Dr. Marieke Lambers of VUMC, Gynaecology Obstetrics and Reproductive Medicine in Amsterdam, the Netherlands, and colleagues studied data from the 19,840 Dutch women who underwent in vitro fertilization between 1983 and 1995.
The researchers selected all first fresh -- unfrozen -- IVF and Intra Cytoplasmic Sperm Injection cycles using double embryo transfer that resulted in the delivery of a single or twin baby, both living and stillborn.
Excluded from the analysis were cases where there were insufficient data from medical files, patients who used donated oocytes -- egg cell -- or who had undertaken fertility treatment besides IVF and Intra Cytoplasmic Sperm Injection -- injecting a single sperm into an egg -- those who had had an abortion, an ectopic pregnancy or a miscarriage.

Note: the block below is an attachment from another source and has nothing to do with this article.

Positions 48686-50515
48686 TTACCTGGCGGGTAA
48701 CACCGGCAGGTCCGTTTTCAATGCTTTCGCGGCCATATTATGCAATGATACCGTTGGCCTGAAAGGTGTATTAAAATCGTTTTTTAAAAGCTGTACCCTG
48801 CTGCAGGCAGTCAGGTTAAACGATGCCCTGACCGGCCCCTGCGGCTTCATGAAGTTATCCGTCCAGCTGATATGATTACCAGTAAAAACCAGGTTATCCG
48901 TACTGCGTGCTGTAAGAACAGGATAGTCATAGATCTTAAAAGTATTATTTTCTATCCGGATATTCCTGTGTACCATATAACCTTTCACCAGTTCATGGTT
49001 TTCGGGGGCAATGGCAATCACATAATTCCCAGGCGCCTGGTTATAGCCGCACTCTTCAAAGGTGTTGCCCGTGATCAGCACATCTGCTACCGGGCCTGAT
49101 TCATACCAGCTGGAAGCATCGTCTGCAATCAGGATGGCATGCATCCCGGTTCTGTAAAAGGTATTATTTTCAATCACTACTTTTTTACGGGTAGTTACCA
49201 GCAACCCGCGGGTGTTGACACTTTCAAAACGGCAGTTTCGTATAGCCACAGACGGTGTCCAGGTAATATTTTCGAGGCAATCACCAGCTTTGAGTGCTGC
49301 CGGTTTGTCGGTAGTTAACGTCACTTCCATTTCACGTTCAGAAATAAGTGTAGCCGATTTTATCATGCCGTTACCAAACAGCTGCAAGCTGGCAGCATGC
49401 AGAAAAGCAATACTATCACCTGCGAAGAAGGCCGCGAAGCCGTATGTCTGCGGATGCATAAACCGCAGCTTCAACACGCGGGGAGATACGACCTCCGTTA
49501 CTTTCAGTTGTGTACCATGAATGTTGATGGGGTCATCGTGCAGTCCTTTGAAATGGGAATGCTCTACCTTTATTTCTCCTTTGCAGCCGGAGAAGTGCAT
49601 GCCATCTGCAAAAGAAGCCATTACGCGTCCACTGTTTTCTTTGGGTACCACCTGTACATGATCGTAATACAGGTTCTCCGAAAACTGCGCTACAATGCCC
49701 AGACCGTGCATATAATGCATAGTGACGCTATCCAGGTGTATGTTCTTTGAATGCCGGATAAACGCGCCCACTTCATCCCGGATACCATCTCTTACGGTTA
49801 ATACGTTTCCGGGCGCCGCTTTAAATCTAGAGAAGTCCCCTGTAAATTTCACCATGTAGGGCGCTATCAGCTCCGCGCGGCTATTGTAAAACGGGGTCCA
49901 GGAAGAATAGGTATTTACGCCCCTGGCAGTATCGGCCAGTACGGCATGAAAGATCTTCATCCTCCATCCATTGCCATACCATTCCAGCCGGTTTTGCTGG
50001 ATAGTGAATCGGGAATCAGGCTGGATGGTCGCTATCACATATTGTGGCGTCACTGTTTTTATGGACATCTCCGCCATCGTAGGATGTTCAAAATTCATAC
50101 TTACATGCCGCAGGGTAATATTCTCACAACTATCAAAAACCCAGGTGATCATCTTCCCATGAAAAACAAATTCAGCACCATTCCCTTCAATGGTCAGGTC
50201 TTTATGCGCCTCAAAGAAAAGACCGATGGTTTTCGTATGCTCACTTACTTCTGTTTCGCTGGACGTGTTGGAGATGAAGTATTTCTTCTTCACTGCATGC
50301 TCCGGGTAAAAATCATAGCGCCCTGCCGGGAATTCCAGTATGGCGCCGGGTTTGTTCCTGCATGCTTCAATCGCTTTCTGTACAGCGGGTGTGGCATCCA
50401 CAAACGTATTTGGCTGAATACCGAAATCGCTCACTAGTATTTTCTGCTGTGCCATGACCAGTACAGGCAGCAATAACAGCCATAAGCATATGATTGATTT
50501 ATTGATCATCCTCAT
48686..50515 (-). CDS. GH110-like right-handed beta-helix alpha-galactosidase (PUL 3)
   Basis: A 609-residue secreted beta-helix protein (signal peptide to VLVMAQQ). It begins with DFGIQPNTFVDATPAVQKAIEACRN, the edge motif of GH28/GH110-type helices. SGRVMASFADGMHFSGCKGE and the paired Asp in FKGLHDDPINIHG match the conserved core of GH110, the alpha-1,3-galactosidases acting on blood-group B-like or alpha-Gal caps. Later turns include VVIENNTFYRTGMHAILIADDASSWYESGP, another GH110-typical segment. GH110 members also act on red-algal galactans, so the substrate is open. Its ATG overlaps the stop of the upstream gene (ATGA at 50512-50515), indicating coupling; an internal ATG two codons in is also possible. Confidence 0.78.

The remaining group was analyzed for single or multiple pregnancies, and a number of independent variables, including body mass index, weight, height, maternal age, number of oocytes retrieved, use of alcohol, level of education and parity.
Of the 6,589 patients who completed their first IVF cycle, 2,357 women had double embryo transfer, resulting in 371 single and 125 twin pregnancies.
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